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CMS students may not face 5 extra days next year after all

State law change, along with CMS’ longer class hours, may help avoid extra 5 days

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  • Your Schools: Board's leadership vote looms
  • About to change?

    See the approved 185-day calendar for 2013-14 calendar at www.cms.k12.nc.us/mediaroom/calendars/Pages/Calendars.aspx. The proposed revisions have not yet been posted.



Charlotte-Mecklenburg students may once again avoid state lawmakers’ plans to add five days to their school year.

The N.C. General Assembly voted to require a 185-day school calendar in 2011, but Charlotte-Mecklenburg Schools and many other districts got permission to stick with 180 for the past two years.

Last spring, the CMS board approved a 185-day calendar for 2013-14.

But in July, the state legislature revised the law to require 185 days or 1,025 hours of class time. Charlotte-Mecklenburg Schools exceeds the number of class hours in only 180 days.

So on Monday, the CMS calendar committee came up with two 2013-14 recommendations that drop the five extra student days, replacing them with teacher work days. The option that was most popular with committee members adds two days to winter break, bringing it to two full weeks.

“One of the most common comments we get from the community and the staff is ‘We want a longer winter break,’ ” committee chair Marie Slusser told the group of CMS employees. They’ll take the two 180-day options to the school board in January.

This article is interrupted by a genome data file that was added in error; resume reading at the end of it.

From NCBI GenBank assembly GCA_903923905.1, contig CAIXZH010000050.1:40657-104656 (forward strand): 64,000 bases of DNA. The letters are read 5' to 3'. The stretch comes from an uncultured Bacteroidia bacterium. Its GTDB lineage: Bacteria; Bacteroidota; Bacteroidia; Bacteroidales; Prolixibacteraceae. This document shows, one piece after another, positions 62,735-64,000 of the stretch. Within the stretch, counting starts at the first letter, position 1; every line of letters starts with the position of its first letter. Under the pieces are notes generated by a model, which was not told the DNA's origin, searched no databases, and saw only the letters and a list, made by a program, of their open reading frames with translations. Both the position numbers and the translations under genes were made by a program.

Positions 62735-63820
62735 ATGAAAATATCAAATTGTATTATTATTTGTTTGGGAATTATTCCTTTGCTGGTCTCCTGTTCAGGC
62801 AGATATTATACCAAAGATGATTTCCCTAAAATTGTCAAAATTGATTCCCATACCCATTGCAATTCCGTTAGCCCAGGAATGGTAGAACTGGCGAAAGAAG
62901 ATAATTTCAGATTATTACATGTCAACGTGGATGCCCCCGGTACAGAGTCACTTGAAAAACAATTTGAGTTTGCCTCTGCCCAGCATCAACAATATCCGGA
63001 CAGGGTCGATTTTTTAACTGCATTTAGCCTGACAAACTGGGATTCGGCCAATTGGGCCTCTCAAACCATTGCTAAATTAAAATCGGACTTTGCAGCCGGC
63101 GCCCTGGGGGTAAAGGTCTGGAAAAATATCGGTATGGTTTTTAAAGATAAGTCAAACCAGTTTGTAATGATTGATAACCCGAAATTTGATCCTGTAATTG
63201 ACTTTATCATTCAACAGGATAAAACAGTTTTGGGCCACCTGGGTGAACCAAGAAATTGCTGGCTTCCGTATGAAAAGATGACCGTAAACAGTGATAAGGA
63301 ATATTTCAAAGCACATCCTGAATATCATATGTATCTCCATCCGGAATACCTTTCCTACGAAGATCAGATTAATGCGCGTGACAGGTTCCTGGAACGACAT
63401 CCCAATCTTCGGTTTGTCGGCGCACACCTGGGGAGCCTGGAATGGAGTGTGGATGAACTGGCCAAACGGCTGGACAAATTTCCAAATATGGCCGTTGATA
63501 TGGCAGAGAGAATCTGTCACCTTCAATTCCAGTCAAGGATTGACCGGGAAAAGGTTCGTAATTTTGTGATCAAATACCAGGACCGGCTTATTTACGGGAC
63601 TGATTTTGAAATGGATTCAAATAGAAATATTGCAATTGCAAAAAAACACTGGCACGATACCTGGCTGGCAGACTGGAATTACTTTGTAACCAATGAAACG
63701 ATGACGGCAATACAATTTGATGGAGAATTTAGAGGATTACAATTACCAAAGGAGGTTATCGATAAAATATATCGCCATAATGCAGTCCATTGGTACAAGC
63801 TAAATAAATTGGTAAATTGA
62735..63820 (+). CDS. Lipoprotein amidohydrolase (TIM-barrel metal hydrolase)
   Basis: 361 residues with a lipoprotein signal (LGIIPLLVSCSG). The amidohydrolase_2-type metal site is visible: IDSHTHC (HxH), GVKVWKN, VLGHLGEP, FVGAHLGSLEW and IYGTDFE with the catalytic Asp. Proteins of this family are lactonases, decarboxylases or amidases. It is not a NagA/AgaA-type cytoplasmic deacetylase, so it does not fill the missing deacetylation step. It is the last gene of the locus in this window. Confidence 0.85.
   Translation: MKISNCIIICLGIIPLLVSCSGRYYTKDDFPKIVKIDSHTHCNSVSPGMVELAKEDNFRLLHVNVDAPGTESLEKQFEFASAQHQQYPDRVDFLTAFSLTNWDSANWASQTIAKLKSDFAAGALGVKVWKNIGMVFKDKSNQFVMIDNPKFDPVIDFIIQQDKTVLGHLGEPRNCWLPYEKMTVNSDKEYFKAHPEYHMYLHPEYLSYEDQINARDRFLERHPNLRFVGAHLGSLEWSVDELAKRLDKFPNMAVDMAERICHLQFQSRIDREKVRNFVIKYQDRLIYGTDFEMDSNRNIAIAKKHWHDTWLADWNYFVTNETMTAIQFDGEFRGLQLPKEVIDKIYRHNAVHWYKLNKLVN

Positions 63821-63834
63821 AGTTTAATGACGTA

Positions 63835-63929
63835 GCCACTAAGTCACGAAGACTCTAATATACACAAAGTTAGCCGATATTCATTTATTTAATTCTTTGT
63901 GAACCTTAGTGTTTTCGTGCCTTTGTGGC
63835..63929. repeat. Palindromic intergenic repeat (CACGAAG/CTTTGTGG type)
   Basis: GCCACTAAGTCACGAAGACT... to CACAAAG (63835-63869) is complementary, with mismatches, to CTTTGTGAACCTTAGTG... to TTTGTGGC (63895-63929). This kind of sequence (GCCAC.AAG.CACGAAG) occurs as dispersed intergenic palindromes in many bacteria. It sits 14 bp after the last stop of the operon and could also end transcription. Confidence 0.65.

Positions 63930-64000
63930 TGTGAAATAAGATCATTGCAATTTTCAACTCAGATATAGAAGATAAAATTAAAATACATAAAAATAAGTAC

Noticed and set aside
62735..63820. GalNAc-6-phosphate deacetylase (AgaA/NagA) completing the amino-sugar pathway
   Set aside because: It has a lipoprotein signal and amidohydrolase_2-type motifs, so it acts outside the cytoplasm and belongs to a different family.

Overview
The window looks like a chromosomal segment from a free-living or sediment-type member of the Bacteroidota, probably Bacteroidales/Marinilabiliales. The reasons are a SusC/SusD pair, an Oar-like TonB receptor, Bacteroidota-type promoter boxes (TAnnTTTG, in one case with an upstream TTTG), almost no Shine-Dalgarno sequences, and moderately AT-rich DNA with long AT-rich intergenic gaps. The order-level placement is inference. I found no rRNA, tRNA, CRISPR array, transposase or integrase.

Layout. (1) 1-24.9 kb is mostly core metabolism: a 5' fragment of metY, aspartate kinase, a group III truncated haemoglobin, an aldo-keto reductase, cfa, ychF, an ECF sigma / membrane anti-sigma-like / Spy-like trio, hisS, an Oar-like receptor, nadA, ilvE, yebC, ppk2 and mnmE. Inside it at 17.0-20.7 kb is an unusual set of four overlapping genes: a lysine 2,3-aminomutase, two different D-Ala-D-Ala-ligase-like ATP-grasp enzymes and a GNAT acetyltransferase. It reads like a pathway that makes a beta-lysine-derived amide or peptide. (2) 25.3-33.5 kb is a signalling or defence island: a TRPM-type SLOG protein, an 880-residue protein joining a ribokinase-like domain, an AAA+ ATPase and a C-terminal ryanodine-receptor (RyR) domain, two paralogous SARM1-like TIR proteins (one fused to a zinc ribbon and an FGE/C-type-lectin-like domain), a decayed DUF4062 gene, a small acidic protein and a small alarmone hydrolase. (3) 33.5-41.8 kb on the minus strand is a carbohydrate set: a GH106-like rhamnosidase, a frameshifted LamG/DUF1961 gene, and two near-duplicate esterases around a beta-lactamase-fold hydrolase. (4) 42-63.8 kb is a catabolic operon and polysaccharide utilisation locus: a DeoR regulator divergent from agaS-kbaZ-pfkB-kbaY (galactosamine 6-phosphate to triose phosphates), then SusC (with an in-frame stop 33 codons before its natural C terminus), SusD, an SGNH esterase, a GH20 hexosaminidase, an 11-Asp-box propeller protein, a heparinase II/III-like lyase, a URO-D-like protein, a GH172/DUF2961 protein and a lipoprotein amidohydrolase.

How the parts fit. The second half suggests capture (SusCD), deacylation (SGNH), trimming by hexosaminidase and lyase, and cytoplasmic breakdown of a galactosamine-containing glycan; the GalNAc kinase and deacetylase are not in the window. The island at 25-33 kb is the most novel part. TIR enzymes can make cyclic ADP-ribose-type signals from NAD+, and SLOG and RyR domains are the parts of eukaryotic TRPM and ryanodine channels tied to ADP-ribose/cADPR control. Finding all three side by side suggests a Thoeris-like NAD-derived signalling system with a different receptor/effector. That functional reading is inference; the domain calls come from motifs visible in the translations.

CMS tries to plan its school calendars two years in advance, but the 185-day law has made that tricky.

The latest twist in the law came shortly after Heath Morrison became superintendent. On Friday, Morrison sent board members an update saying the requirement for 1,025 hours “could be done through longer school days.”

In 2011, CMS extended its elementary-school day by 45 minutes, a move that remains controversial with some families. Slusser said Monday it’s unnecessary to add time now.

Replacing student days with teacher work days gives faculty more time during the year for professional development, which could help teachers make better use of the digital technology that’s being introduced, Slusser said. The proposed revisions also provide more make-up days in case schools close for winter weather.

Holding student days to 180 avoids added busing costs, which CMS has estimated at $1.2 million for five extra days.

Helms: 704-358-5033
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